Barbour County to establish community leaders

Barbour County officials hope to establish community program designed to have neighbors helping neighbors in times of crisis.

County Commissioner Phil Hart said that those who will assist in the communities would be the ones to take the responsibility of checking in with neighbors in need, especially the elderly, oxygen users or those with special needs.

Office of Emergency Management Director Cindy Hart said at a recent Barbour County Commission meeting that a special meeting on this topic will take place at 5 p.m. May 15 at the Barbour County 911 Communications Center. Members of the public are welcome.

If the idea is successful and community leaders are established, these leaders would report to emergency officials in times of need, significantly reducing response time during emergencies and the overtime of responders who would travel neighborhood to neighborhood asking if anyone needed help or assistance.

In other matters, Central Barbour Public Service District manager Valli Davis asked commissioners for assistance in the purchase of a generator for emergency use. The commissioners decided they would look at the speculations on the PSD’s five pumps to determine what kind of generator is necessary before deciding to make a purchase.

Davis said the PSD is suffering from financial difficulties, especially after Superstorm Sandy and the June derecho.

“Central Barbour (PSD) right now is as financially strapped as they’ve ever been,” Davis said. “I don’t know where to look for money. We’ve just been hit so hard.”

Diane Hinkle, the development director for the Tucker Community Foundation, also asked for some assistance. Every year, participants from neighboring counties participate in an annual fundraising 5-K run and 2-K walk called Run For It. The participants’ goals are to raise money for a nonprofit organization or cause.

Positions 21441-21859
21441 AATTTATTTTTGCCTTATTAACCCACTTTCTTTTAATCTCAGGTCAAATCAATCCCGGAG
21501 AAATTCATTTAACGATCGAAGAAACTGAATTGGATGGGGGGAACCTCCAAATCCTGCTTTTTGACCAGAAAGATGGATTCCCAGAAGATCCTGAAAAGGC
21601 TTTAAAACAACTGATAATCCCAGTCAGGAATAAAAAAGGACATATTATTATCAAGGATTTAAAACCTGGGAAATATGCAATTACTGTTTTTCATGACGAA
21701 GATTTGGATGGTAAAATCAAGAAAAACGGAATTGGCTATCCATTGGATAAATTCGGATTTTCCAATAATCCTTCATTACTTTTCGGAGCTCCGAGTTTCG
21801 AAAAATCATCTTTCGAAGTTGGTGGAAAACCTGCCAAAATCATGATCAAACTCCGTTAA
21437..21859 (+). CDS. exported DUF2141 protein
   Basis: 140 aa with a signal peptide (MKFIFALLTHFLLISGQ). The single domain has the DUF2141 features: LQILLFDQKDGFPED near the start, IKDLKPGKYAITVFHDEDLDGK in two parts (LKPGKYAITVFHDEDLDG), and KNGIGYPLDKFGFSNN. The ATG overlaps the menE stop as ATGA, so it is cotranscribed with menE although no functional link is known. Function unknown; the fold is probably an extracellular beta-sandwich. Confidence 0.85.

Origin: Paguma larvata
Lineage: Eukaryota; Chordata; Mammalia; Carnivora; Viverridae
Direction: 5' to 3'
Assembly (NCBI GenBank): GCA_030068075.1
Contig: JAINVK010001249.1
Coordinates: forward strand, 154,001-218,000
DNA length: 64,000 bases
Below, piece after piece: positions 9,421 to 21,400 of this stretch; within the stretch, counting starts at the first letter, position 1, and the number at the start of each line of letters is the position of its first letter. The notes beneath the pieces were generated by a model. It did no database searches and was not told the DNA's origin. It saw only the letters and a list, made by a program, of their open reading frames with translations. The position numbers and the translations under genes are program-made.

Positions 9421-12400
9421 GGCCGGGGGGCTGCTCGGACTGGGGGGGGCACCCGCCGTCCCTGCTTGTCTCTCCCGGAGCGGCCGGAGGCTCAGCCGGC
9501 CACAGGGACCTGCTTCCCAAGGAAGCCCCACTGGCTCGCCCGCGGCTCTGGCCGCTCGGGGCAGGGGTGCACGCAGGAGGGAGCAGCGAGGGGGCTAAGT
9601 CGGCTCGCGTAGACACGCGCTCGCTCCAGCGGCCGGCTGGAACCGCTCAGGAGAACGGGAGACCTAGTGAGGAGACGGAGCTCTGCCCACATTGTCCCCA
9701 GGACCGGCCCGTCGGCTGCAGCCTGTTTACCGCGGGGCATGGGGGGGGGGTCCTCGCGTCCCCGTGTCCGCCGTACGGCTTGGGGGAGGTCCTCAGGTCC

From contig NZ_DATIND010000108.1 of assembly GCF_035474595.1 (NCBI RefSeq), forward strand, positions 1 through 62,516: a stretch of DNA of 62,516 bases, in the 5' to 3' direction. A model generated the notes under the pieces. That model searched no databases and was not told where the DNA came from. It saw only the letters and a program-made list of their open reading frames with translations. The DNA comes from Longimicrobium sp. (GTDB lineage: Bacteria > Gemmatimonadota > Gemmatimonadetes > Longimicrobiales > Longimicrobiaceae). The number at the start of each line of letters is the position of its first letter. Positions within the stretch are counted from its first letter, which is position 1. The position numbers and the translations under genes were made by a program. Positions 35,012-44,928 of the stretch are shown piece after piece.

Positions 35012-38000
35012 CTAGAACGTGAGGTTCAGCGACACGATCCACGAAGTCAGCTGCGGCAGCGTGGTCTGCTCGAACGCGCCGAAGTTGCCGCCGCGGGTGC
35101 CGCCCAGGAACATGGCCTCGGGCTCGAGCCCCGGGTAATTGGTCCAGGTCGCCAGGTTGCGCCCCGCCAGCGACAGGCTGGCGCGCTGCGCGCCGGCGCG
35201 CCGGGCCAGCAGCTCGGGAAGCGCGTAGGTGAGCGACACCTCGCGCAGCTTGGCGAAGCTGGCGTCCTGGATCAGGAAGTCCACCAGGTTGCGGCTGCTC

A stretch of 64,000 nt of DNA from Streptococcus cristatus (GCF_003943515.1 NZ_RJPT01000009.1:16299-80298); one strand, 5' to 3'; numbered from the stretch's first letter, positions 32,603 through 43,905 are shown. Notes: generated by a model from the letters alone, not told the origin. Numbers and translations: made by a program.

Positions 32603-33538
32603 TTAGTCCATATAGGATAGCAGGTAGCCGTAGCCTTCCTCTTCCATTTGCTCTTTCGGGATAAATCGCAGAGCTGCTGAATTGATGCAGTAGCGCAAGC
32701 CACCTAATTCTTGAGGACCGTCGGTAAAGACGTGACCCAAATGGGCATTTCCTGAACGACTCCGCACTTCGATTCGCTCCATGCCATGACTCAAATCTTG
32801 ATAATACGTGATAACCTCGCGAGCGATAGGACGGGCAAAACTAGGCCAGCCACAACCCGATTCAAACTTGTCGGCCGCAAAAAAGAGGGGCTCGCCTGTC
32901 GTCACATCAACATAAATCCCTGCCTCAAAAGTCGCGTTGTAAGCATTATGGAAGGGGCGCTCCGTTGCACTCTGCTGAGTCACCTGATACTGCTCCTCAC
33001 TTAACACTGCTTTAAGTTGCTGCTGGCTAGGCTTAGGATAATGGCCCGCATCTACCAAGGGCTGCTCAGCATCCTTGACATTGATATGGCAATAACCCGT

Hinkle asked the commission for its support of local participants, such as the Belington and Philippi public libraries. Commissioners decided to offer $1,000 to the top three Barbour County teams which display the most effort.

Hinkle also said that runners and walkers don’t have to finish the race to be eligible to participate. She said participants in the past have included people pushing baby strollers, people in wheelchairs and elderly people as old as 94 among the most athletic runners.

In the first year of Run For It, $14,000 was raised to be distributed between 25 teams for different causes. Hinkle said that last year’s event raised more than $38,000, and that it’s already on track to raise $62,000 this year. This year’s Run For It will take place in September.

At the next commission meeting, commissioners plan to discuss the possibility of assisting the Junior, Belington and Philippi police departments with the purchase of bulletproof vests. Phil Hart said that Philippi Police Department vests are outdated. He said that the vests are usually only good for five to seven years.

The next Barbour County Commission meeting is scheduled for 5 p.m. on June 3 at the Barbour County Courthouse.